Advanced Qualitative Research Design and Data Collection Methods


About this course

The course’s educational activities comprise workshops with both lecturing and interactive learning, pre- and post-session exercises to practice and reflect on specific methods and their effects, required readings for study outside formal class time, and development of an individualised data collection methods strategy.

Students learn about & practice key qualitative methods while gaining exposure to how diverse theoretical lenses make use of these methods. The course covers: interpretation, representation & validity; reflexivity & positionality; power relations & ethics; participatory action research; interviewing; participant observation; actor-network and more-than-human approaches; data collection for discourse analysis; arts-based research methods; and visual research methods.

Two assignments are assessed in this course: 1) a group-generated portfolio of methods session reflections (25%) and 2) a personalised medicine wheel (60%) and personal learning reflection (15%). The medicine wheel (planning tool) invites students to consider and account for how what happens in one field (e.g., ‘Existential grounding) influences what happens in another field (e.g., ‘Harvesting & sharing’); to draw attention to what different fields (e.g., ‘Relational awareness’, ‘Cultivating co-learning & -creating’ and ‘Harvesting & sharing’) require of a researcher (e.g., ‘Existential grounding’); and to pay attention to how all of these four fields and the relationships between them transform throughout the course of a research project. This planning tool recognises the dynamic complexity and non-linearity of doing research and, in so doing, offers a more realistic (albeit messier!) insight into qualitative research design and data collection.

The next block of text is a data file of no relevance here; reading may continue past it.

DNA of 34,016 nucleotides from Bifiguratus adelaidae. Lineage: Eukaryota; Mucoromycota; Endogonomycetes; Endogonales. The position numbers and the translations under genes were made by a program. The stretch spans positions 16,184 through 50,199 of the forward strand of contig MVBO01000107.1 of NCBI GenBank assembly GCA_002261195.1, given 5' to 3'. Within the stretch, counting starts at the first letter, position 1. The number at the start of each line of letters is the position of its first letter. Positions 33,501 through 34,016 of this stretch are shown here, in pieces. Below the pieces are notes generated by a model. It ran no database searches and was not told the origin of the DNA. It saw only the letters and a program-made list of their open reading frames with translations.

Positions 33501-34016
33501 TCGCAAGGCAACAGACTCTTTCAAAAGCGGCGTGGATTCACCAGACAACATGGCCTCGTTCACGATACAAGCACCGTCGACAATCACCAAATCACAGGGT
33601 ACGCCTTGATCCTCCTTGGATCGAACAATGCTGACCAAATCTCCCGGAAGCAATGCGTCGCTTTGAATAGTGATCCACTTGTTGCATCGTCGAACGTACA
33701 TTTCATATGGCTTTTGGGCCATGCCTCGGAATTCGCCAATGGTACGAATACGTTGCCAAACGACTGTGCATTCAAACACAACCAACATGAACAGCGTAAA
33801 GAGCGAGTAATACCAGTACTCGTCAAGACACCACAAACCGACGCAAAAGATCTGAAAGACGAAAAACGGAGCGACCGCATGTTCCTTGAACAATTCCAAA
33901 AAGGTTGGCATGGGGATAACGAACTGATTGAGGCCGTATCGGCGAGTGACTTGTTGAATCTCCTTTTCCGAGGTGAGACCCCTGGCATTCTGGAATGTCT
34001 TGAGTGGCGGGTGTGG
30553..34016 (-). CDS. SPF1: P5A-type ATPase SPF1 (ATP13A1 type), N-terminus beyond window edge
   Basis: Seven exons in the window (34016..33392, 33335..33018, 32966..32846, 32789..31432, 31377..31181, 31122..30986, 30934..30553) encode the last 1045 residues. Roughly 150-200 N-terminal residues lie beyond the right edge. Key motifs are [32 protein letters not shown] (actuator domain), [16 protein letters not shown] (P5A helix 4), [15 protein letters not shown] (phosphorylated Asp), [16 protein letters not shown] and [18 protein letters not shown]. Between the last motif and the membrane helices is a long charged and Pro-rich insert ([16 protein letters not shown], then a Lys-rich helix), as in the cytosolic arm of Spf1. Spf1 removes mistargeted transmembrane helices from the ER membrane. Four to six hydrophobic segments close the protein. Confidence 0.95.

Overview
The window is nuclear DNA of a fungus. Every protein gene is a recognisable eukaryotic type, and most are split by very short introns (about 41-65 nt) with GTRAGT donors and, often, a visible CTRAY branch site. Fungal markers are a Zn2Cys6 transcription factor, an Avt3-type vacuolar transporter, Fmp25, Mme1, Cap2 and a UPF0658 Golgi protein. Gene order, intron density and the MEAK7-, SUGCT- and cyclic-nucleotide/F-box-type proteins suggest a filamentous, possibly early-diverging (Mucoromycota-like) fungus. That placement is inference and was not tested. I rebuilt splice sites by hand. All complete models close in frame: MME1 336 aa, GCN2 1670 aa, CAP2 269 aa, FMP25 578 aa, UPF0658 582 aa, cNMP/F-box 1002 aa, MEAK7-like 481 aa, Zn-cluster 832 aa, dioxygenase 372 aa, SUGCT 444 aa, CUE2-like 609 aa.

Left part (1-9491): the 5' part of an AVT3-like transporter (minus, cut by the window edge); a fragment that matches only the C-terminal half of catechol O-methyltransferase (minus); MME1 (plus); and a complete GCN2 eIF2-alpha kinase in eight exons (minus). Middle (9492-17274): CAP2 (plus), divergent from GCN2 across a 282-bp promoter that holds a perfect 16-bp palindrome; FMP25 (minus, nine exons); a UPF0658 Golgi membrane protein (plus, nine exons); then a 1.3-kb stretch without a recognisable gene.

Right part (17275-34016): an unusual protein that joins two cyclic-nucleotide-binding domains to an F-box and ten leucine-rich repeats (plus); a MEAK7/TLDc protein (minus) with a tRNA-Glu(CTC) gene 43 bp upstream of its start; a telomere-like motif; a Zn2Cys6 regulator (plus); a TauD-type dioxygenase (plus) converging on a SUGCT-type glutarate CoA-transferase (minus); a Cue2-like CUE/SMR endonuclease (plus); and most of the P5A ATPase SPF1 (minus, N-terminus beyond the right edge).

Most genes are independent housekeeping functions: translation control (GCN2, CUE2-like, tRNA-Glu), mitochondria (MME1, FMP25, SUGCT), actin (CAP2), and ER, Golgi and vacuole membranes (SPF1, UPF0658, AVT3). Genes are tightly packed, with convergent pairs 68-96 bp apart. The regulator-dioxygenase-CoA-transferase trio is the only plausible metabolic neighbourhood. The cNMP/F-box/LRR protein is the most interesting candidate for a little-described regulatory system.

Learning outcomes

After successful completion of this course students are expected to be able to:

  • Assess the analytical value of different types of methods relative to the student’s own research questions and epistemological/theoretical positionings
  • Identify different types of methods’ particular logistical requirements and challenges
  • Anticipate ethical issues posed by the use of specific research methods
  • Design an individualised data collection methods strategy aligned with the student’s own research question and epistemological/theoretical positioning

Required prior knowledge

Assumed Knowledge:
Either Advanced Social Theory (RSO 58306) of the WASS Graduate Programme, Critical Perspectives on Social Theory (PhD Course) OR WASS Research Methodology: From Topic to Proposal (PhD course). The course targets both advanced Msc students as well as PhD candidates

Link to more information

If anything remains unclear, please check the FAQ of Wageningen University.


  • Start date

    6 January 2025

    • Ends
      31 January 2025
    • Term *
      Period 3
    • Location
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    • Register between
      1 Jun, 00:00 - 24 Nov 2024
These offerings are valid for students of Utrecht University